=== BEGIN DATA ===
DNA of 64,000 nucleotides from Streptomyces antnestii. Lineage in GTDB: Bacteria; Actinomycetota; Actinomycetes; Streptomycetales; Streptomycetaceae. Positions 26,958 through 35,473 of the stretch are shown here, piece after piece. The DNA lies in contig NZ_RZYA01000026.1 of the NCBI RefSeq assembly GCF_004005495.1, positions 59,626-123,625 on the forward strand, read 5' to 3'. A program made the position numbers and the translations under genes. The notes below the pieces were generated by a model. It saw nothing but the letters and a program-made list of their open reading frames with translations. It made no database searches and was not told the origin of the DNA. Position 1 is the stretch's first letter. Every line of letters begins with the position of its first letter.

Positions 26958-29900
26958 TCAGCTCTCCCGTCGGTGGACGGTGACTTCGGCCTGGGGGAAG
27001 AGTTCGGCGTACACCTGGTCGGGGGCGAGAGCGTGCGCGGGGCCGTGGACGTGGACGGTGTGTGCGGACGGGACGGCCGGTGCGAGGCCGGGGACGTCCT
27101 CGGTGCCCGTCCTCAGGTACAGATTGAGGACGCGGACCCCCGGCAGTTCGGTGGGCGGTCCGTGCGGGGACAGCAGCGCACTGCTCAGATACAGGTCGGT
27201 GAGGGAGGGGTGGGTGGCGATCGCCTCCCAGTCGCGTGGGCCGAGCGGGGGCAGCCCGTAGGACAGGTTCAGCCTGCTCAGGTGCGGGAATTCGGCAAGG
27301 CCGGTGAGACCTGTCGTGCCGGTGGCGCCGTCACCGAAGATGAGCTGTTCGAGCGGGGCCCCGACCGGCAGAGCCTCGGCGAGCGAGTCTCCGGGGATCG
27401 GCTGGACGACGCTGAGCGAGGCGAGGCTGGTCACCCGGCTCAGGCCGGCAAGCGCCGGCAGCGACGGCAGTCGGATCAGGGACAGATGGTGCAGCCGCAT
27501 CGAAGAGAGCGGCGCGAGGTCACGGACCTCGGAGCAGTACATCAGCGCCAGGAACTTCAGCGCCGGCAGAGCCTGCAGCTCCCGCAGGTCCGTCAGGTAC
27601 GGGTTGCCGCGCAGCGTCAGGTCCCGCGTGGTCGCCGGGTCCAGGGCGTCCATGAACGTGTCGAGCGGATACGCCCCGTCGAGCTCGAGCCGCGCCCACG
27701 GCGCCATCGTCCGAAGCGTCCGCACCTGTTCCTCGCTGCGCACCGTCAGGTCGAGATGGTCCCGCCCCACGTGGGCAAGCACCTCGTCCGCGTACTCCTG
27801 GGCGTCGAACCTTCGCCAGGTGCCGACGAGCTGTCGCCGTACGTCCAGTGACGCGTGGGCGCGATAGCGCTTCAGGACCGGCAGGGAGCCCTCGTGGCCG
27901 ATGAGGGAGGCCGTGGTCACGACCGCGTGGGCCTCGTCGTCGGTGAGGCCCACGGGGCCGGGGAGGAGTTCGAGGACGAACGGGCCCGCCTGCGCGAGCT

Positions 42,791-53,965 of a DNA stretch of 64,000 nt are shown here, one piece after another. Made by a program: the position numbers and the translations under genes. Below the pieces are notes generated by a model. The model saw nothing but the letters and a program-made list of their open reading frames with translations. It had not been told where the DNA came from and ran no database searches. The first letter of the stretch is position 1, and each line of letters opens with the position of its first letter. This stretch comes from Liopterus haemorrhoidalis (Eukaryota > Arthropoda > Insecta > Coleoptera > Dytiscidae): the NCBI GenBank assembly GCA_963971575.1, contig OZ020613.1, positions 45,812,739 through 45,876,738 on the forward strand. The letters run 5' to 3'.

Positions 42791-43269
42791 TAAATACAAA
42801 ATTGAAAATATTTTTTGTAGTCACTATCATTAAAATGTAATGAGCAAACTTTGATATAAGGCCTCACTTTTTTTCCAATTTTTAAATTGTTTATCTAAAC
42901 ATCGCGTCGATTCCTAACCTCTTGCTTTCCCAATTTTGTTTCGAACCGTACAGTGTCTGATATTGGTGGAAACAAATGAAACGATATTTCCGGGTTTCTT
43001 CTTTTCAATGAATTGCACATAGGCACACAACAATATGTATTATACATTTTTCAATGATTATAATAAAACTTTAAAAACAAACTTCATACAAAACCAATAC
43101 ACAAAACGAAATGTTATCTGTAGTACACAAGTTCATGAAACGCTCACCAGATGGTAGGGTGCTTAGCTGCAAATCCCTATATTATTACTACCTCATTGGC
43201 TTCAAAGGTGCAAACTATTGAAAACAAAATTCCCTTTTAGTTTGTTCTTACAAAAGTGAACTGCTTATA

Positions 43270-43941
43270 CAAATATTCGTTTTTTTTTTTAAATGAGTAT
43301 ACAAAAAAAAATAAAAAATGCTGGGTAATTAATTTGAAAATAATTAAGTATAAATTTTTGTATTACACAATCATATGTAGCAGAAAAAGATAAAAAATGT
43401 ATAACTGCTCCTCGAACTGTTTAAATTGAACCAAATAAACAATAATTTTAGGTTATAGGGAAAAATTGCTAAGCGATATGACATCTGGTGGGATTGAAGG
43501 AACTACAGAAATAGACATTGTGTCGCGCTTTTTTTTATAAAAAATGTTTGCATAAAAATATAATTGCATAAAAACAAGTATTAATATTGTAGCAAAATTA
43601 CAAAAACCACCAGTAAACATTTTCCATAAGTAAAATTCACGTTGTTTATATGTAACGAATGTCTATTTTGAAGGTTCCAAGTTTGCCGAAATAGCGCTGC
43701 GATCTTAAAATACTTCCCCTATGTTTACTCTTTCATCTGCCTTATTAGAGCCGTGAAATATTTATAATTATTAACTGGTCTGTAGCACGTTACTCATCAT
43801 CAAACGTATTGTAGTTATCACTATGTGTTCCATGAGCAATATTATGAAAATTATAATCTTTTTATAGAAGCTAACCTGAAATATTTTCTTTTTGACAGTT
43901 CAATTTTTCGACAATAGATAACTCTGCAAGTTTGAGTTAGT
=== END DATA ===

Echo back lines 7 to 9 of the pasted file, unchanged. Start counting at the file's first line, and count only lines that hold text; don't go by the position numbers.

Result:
27301 CCGGTGAGACCTGTCGTGCCGGTGGCGCCGTCACCGAAGATGAGCTGTTCGAGCGGGGCCCCGACCGGCAGAGCCTCGGCGAGCGAGTCTCCGGGGATCG
27401 GCTGGACGACGCTGAGCGAGGCGAGGCTGGTCACCCGGCTCAGGCCGGCAAGCGCCGGCAGCGACGGCAGTCGGATCAGGGACAGATGGTGCAGCCGCAT
27501 CGAAGAGAGCGGCGCGAGGTCACGGACCTCGGAGCAGTACATCAGCGCCAGGAACTTCAGCGCCGGCAGAGCCTGCAGCTCCCGCAGGTCCGTCAGGTAC